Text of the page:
We were lucky enough to show We'll always have Paris in the AdventureX Steam event last week.
We've participated in a few Steam events now, and as the event stream has so far been the largest part of staying visible during an event, it has been a focus for us.
It is possible to stream live, but like most developers we streamed a prerecorded video for the duration of the event.
In the past we have had to dedicate a development machine to the stream for the entire week. That wasn't possible this time as we were exhibiting at the AdventureX event in London at the same time as the Steam event, so we wrote a script to stream our video to Steam from a cloud server using
The script is straightforward to use, frees your computers up during the event, and it can be found here.
The core of the script is an invocation of
ffmpeg similar to the following (some parameters are derived from Steam's documentation, and some were arrived at by experimentation):
-re -stream_loop -1 \
-i /path/to/source \
-f flv \
-vcodec libx264 \
-acodec aac \
-pix_fmt yuv420p \
-b:v "2500k" -minrate "2500k" -maxrate "2500k" -bufsize "2500k" \
-b:a "160k" \
-s "1280x720" \
-filter:v fps=30 \
-g 60 \
-flvflags no_duration_filesize \
-preset "medium" \
First, you need a video to stream.
OBS is the obvious recommendation for taking footage, but there are many alternatives.
Whatever you use, it is best to export at the resolution and framerate you intend to stream it at, 720p @ 30fps in the example above.
This limits the processing
ffmpeg needs to do on upload.
Next, set up your stream settings in your Steamworks account as described here. Take note of the RMTP Token; the script will use it to authenticate with Steam. When you do this, you need to set the game ID on the broadcast page, AND add yourself as an allowed broadcaster in the game's store settings.
Finally you need a server. In general I would try the cheapest offering of your favourite hosting provider first, then test the stream upload, and if the CPU is maxed out move to the next most powerful option until the CPU is comfortably below 100%. A maxed out CPU risks dropping frames in the upload, or dropping the stream entirely.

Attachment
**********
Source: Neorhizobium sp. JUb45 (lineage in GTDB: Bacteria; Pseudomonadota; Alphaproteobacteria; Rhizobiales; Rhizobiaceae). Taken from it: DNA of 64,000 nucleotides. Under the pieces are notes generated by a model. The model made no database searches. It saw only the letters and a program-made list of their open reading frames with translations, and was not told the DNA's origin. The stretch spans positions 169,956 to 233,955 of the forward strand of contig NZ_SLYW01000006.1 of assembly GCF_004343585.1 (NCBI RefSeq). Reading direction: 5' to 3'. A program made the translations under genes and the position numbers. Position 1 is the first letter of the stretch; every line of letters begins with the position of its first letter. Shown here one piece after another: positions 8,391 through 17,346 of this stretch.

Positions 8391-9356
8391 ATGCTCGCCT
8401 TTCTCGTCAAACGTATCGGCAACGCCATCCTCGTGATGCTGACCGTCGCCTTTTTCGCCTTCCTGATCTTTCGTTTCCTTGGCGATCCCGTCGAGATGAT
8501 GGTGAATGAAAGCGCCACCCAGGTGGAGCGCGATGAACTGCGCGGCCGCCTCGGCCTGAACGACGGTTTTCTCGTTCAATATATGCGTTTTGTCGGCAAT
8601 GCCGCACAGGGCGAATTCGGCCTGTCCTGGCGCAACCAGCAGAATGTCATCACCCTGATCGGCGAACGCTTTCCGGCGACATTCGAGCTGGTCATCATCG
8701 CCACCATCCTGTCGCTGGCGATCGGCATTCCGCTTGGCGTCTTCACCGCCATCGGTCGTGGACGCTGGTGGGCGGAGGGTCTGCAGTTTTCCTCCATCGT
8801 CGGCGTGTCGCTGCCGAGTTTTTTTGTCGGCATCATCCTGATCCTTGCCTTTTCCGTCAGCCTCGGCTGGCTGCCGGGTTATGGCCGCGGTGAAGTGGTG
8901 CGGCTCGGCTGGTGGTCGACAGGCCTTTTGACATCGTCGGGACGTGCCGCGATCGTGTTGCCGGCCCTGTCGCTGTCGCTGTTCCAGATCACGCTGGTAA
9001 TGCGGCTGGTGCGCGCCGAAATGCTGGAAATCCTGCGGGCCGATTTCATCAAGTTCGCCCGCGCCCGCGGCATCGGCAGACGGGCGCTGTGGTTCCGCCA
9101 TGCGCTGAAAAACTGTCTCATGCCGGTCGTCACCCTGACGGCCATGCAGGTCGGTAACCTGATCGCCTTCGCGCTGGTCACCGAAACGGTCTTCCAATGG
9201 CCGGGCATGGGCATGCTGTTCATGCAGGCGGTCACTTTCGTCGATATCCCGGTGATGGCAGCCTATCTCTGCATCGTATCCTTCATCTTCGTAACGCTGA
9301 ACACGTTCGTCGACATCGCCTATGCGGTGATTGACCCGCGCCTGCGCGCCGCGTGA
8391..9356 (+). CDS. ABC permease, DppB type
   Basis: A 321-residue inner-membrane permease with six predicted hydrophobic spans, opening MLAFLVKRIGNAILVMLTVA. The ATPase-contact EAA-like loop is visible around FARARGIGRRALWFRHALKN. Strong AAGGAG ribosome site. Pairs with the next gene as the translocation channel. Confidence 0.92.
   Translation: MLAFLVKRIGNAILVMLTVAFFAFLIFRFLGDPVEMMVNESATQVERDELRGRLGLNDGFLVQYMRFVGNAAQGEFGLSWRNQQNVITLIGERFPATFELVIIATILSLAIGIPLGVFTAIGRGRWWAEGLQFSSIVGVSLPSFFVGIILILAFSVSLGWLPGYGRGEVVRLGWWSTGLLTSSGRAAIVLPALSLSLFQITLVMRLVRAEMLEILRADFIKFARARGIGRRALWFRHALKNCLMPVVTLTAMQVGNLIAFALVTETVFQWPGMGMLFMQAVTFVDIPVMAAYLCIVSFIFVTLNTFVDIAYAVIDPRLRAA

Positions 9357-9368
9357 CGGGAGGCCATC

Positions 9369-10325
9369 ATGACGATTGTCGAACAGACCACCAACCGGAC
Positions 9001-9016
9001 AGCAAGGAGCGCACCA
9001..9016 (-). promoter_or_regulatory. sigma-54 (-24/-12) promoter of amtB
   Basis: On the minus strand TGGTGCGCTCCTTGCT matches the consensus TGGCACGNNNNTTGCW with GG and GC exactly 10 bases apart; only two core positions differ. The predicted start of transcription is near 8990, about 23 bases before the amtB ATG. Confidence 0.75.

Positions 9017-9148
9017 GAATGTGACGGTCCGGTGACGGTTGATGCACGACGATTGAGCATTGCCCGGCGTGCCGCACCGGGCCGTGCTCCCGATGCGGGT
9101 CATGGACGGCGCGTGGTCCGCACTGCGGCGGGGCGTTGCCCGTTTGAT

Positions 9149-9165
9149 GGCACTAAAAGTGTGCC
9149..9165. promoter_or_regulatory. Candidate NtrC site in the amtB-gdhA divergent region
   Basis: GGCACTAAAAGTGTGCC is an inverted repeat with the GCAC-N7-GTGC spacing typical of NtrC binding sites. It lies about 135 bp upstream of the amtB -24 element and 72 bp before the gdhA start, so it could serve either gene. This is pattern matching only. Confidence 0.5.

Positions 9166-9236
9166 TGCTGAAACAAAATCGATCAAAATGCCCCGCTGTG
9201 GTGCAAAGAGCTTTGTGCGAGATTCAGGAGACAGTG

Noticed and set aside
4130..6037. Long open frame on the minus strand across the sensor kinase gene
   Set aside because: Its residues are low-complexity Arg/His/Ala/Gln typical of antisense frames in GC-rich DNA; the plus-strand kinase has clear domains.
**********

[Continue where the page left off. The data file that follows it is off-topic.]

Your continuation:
In our case we used Digital Ocean's minimum "Premium AMD" instance (about $2 for the week) as the minimum normal CPU instance maxed out the CPU and failed the upload when we tested it. Whatever hosting provider you choose, check their bandwidth quota, and excess charges. During the festival we uploaded the same 20 minute loop almost 500 times, and even at 720p @ 30fps that was around 100GB. If you stream at higher quality it could easily exceed a Terabye of data, and that could trigger excess bandwidth charges from some providers.
Once the server is set up, SSH in and install
sudo apt install ffmpeg on Debian/Ubuntu).
With the preparation out of the way,
scp your video file and
steam-stream.sh into your cloud server and run
bash steam-stream.sh /path/to/video.mkv rmtp_token_goes_here.
This should not return unless there is an error.
Once started you will see the video in the broadcast page described in the Steam documentation above.
If you want to run this as a background service that starts on boot and gets restarted on failure, you can use the
systemd configuration below.
ExecStart=/bin/bash /root/steam-stream.sh /path/to/video rmtp_token_goes_here
Replace the paths, insert your RMTP token, save this in
/etc/systemd/system/steam-stream.service and run
systemctl start steam-stream
systemctl enable steam-stream
This should run it automatically on boot until you delete the server at the end of the festival.
systemd will restart the script if it fails due to a dropped connection or a power cycle, so you can largely forget about it.
The most similar alternative to a cloud server would be to stream from one of the newer Raspberry PIs. I've not personally tried this, so you should test it ahead of time to be sure the processor can handle the load.
ffmpeg runs on Windows, Mac and Linux, so if you don't want to set up a cloud server, but do want to stream from the command line you can use it on any computer.
Mac is identical to Linux in this respect: just run the bash script from Terminal, but you would need to use
launchctl rather than
systemd if you want to run it as a background service.
On Windows you can also run it unmodified if you are using WSL, it is even possible to run it as a background service as long as you configure systemd. Alternatively it should not be hard to translate the script to Powershell.
This is slightly unrelated to streaming, but if you want to apply a frame to your video using
ffmpeg you can do so using a command such as:
-i background-frame.png \
-i unframed.mp4 \
-i overlay-frame.png \
-s "1280x720" \
-map [out] -map 1:a? \
It is handy if you want to put your socials on a frame around the video, but like me are more comfortable with command line than you are a video editor. This will:
background-frame.png at the lowest layer
unframed.mp4 to a rectangle at
x = 49, y = 134, w = 1614, h = 908 on top of that (the rectangle you use depends on the framing artwork)
overlay-frame.png on top of everything. This should be mostly transparent containing anything you want on top of the video